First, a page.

Wednesday, July 28, 2010

Sling for a day

After I wrote about babywearing (which is carrying a child in a sling or other carrier) a few months ago, a reader asked if I would do a more detailed follow-up and I’m happy to oblige.

Here are more reasons why babywearing is beneficial:

• The baby’s primal survival needs are met by being held close to a parent or caregiver. This is essential for good neural development, muscle tone, and overall health. Babies are calmer because of these needs being met.

• Infants develop better socially, because they are able to see social cues and facial expressions more easily than being in a stroller or carried almost at floor level in an infant seat. They’re also able to turn away from stimuli, since they are facing in toward the parent, not out into the world.

• Plagiocephaly (flat head syndrome) is reduced, because infants who spend less time in a car seat or flat on their backs are less likely to develop cranial distortion.

• Close contact means your baby will likely cry less, and, as a parent, it is much easier to be mobile and carry on with everyday activities in and outside the home.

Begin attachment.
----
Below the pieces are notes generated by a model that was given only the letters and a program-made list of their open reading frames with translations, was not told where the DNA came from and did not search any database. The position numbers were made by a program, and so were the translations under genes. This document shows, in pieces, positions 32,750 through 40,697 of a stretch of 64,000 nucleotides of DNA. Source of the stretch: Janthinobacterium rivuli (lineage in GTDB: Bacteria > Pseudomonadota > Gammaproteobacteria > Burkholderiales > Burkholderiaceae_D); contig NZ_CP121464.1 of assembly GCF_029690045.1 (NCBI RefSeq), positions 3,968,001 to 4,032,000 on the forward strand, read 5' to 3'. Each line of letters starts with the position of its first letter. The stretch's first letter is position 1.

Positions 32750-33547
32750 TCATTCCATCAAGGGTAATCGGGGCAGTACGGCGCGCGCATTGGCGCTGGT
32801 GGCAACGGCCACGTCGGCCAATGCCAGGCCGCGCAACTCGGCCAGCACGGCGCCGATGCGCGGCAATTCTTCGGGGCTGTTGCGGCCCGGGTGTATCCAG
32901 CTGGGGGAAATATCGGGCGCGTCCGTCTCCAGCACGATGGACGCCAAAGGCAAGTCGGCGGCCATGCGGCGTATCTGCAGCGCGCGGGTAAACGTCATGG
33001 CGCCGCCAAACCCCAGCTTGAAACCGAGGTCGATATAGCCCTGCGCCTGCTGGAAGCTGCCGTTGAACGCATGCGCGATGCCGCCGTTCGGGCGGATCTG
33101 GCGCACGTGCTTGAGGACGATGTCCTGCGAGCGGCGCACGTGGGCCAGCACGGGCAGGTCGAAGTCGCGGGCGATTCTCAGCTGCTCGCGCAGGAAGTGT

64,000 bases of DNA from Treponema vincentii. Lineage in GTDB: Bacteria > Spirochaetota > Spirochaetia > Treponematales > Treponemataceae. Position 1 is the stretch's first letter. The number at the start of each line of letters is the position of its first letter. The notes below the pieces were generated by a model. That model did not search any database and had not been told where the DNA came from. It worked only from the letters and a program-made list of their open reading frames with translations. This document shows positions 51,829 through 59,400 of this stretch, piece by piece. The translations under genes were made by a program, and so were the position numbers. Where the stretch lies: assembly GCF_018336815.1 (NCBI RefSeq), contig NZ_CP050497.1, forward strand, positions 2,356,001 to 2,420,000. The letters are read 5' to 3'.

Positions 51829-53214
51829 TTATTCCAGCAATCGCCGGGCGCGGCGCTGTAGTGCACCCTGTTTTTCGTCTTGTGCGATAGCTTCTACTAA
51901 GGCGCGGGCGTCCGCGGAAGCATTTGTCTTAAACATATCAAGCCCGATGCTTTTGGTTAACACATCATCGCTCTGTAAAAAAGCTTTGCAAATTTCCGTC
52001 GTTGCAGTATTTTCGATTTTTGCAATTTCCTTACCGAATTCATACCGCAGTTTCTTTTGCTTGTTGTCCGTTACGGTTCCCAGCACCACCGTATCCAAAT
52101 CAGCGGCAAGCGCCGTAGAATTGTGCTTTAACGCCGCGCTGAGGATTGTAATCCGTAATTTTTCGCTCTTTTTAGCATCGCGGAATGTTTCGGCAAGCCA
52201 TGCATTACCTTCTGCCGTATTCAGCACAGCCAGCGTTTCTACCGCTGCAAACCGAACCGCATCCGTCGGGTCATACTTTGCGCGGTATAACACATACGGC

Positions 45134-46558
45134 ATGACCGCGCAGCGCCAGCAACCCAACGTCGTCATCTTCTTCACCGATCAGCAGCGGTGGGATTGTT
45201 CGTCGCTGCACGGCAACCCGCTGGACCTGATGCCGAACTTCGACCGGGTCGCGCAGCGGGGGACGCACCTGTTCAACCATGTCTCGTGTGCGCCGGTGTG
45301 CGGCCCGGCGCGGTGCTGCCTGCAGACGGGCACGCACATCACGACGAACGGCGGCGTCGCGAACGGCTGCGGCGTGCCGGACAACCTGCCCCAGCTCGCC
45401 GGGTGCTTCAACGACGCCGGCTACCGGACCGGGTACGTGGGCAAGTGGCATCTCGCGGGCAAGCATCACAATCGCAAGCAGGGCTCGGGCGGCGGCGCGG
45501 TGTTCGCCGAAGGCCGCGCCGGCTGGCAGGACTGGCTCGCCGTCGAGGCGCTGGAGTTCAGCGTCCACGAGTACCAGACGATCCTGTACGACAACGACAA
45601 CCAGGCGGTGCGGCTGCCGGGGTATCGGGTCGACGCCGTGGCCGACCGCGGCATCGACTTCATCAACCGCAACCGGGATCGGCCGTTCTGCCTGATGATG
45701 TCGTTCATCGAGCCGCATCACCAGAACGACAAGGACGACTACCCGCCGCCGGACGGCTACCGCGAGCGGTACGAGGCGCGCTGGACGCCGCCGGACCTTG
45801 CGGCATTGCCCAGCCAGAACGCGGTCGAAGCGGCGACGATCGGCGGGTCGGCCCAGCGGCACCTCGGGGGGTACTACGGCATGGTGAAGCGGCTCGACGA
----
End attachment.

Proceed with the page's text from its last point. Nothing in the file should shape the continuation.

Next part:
• Babywearing reduces back, neck, and arm strain. Imagine trying to carry a bowling ball at arm’s reach from your body and then cradling it next to your body, and you know which is more comfortable. Toddlers can be ‘worn’, too. I still wear Calvin, my two year old, easily. He likes to wear a bike helmet while riding on my back.

There are many excellent baby carriers out there, which can be overwhelming. The latest issue of Mothering magazine, available at Barnes & Noble, has a great babywearing article and resource list.

Maybe you’ll see us around town, bike helmet and all.

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